I wonder what life would be like with General Houghton as Prime Minister!! Just think about it....would trains run on time (probably), where would an airport serve everyone and the list just looks better and better. We'd exercise more too I'd expect!!

  • rate this

    Comment number 633.

    Our forces proved they are the best,
    Its the Israeli's mate:) In the past Century Britain was 'beaten' in places like India, saved by the US and USSR in WWII, in Ireland (twice) and then Afghanistan.

    Empire is finished old boy:)

  • rate this

    Comment number 632.

    @618Onan the Barbarian

    When I am talking about refusing orders, I am on about those not in direct combat, I am talking everyone else, if the bottom of the pyramid decides to stop working, so every worker class person not working class that's different, this includes the so called middle classes, those higher up the pyramid will not be able to do a damn thing about it, viva la revolution

  • rate this

    Comment number 631.

    Remember the Falklands Conflict?Invaded by Argies.British citizens under the heel of afascist dictatorship?
    We sent a force to liberate them.(Thanks toMaggie Thatcher)
    Our forces proved they are the best,our Carrier with its Harriers, saw off the Argie airforce and the Marines and Army saw off the invaders.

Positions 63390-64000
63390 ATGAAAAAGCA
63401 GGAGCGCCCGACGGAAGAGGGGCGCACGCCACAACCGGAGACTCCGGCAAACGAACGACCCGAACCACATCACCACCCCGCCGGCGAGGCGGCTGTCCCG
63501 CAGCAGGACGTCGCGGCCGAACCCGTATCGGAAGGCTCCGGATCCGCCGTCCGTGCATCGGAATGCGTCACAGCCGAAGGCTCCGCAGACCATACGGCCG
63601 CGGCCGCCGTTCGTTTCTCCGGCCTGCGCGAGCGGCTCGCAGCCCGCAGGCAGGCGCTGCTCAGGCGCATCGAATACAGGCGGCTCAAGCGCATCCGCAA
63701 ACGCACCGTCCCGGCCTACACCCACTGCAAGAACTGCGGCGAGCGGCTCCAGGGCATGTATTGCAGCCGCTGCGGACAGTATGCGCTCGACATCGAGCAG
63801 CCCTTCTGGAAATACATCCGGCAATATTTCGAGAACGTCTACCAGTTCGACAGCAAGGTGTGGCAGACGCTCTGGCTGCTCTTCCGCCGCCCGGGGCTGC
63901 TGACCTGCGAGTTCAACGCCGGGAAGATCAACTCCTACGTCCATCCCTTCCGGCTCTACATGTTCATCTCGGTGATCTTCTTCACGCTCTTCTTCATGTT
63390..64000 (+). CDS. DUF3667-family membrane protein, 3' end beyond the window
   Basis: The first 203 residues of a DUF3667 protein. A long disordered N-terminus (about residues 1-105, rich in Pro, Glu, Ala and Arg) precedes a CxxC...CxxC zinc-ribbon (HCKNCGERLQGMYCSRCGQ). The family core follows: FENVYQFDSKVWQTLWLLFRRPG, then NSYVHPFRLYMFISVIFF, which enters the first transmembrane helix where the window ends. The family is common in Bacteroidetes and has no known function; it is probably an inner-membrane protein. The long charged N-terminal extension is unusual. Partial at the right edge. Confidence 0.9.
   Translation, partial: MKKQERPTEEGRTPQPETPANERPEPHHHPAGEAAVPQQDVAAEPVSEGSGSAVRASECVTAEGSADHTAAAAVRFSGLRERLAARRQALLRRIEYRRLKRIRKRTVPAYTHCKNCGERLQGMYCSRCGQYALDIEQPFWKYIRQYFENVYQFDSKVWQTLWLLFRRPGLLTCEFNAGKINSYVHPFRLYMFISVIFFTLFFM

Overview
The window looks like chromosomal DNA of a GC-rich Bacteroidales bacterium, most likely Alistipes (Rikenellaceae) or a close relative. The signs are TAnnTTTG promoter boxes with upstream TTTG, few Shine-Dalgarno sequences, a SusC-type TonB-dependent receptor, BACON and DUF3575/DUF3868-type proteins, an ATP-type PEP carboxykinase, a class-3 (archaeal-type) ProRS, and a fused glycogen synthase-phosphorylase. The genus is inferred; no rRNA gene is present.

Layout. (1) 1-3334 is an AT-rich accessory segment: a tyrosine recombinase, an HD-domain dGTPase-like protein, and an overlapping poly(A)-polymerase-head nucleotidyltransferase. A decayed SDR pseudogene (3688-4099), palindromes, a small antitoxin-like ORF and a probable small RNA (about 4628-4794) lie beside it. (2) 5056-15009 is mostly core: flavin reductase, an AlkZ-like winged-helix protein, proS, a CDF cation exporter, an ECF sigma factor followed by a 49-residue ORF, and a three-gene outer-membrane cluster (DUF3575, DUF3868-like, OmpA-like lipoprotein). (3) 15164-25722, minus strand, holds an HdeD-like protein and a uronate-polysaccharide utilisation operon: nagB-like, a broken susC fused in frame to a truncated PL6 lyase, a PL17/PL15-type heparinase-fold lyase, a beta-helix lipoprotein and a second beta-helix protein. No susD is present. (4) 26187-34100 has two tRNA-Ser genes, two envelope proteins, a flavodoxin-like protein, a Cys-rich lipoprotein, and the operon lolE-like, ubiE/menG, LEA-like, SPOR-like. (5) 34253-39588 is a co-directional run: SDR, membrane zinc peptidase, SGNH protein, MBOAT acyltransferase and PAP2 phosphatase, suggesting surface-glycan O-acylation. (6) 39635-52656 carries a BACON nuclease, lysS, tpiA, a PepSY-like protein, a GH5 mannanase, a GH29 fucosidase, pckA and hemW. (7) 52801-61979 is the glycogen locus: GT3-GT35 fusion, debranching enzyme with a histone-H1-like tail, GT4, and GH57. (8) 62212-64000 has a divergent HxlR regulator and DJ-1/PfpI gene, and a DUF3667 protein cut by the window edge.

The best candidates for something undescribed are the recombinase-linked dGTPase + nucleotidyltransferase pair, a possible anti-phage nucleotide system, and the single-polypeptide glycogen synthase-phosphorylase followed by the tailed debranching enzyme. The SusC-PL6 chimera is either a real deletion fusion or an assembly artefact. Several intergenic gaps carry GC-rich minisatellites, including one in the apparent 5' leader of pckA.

Of course after that victory, politicians ignored reality as usual!
    Pathetic donkeys!!

  • rate this

    Comment number 630.

    624 beammeup

    Because martyrs are just what we need arent they.
    Not too familiar with the rules of engagement I take it. Conisdering some of our own soldiers have already gone to prison for killing defeated opponents. Theirs a difference between professionals in combat & excecutioners.

  • rate this

    Comment number 629.

    Gen,Houghton is the latest of several senior military officers to raise concerns over defence capability. Just like the others, he will be ignored by the politicians who appear to have no concept of the potential threats to this country, what capabilities are required to meet them or how robust the capability has to be against major disasters such as destruction of an airbase or a capital ship.

  • rate this

    Comment number 628.